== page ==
BRUSSELS • European Union interior ministers faced renewed pressure to deliver on their promises for tackling the migration crisis yesterday as they met to prepare the ground for a crucial summit with African leaders.
Mr Dimitris Avramopoulos, the EU Migration Commissioner, urged them to act quickly on pledges to tighten external borders, relocate refugees from overstretched Italy and Greece, and set up reception centres along the main Balkans route from Greece.
The extraordinary meeting yesterday came ahead of a special EU-Africa summit in Malta tomorrow, focused on how to reduce the flow via Libya, the second-busiest migrant route after Turkey and the Balkans.
"It is now time for them (the member states) to accelerate the work to make these promises a reality on the ground," the commissioner, a Greek national, said in a statement.
The European Commission, the executive arm of the 28-nation EU, proposed a multi-pronged plan in May to tackle the worst migrant crisis in Europe since World War II after nearly 800 migrants drowned in the Mediterranean on their way to Italy via Libya.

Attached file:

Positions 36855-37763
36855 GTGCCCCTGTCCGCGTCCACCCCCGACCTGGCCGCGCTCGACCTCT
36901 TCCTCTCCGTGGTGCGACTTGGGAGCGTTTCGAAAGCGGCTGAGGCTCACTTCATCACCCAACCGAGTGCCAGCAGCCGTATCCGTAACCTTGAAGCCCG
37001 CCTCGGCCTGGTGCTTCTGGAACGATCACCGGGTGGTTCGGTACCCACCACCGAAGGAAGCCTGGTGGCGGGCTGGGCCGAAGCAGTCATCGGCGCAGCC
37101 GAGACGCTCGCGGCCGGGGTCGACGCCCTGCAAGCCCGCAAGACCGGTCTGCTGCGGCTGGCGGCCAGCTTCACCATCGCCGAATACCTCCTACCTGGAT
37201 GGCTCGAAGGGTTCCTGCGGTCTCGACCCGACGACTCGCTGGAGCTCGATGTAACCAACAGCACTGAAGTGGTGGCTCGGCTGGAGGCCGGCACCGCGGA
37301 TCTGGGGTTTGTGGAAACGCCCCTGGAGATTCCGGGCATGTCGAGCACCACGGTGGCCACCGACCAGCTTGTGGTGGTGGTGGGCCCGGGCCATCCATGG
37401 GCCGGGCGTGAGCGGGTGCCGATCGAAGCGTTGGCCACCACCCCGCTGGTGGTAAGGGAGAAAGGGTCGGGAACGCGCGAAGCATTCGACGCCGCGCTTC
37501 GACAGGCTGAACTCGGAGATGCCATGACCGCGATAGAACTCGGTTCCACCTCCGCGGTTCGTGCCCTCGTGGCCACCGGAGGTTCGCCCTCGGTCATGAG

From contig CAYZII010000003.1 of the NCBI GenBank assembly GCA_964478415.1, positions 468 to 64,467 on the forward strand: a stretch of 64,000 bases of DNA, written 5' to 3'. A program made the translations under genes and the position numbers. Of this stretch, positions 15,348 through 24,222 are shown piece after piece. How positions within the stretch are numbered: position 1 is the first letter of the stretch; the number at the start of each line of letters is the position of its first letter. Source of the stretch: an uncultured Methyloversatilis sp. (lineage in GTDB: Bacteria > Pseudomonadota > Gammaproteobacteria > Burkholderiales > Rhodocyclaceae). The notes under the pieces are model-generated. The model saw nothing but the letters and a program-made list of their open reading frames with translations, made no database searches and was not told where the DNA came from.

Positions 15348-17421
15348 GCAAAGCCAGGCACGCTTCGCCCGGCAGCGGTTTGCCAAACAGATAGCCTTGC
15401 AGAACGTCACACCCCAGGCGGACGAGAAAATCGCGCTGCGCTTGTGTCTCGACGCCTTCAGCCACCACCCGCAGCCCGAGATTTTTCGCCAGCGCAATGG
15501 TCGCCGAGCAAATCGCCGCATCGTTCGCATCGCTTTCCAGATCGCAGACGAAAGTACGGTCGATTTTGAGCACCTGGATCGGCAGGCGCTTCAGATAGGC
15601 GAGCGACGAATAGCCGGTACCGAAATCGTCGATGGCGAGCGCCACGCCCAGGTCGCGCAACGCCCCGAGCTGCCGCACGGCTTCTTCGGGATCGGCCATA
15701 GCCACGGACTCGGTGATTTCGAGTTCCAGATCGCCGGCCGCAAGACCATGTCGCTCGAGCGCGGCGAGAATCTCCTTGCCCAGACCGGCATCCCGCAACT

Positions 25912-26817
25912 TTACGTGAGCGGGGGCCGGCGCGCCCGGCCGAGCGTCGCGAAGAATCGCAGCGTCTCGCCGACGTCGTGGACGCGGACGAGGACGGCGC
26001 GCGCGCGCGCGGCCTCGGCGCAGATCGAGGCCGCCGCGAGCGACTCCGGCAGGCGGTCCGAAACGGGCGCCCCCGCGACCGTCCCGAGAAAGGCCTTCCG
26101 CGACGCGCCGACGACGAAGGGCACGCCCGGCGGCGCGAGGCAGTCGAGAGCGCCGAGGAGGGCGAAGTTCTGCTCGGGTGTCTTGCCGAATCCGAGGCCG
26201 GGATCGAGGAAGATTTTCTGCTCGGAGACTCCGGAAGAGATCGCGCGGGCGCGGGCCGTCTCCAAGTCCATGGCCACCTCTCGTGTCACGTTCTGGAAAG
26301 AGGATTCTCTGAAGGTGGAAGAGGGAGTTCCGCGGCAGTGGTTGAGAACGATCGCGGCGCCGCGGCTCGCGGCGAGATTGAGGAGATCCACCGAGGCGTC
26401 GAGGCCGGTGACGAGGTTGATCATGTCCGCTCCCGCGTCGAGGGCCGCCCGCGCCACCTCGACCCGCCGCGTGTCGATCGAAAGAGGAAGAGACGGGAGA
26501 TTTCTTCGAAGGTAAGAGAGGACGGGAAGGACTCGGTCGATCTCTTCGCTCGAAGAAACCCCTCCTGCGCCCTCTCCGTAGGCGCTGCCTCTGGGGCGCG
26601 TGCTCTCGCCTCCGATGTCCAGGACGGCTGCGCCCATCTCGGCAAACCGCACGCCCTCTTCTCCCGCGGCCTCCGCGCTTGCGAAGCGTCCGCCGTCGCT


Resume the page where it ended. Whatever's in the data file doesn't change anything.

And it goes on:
The problem worsened over the summer when hundreds of thousands more people fleeing wars in Syria, Iraq and Afghanistan arrived in Greece and the Balkans via Turkey.
More than 3,000 people have drowned among the nearly 800,000 who have reached Europe this year.
However, EU states have bickered for months over a joint solution, particularly over plans to relocate a total of 160,000 asylum seekers from frontline countries to other parts of the bloc.
"We need to see more relocations from Greece and Italy as a matter of urgency," said Mr Avramopoulos.
The EU finally approved the relocation schemes last month in the face of fierce opposition from Hungary and other eastern member states who are grappling with an anti-immigrant backlash.
But since then, only around 120 asylum seekers have been relocated from Italy and Greece to countries like Sweden and Luxembourg.
States like Hungary are putting pressure on Greece to reinforce its sea borders, the first EU port of call on the dangerous Aegean Sea crossing from Turkey.
Mr Avramopoulos said member states also need to contribute the staff and equipment needed to set up the agreed reception centres in Greece and Italy, where people seeking refugee status will be separated from economic migrants who will be sent back home.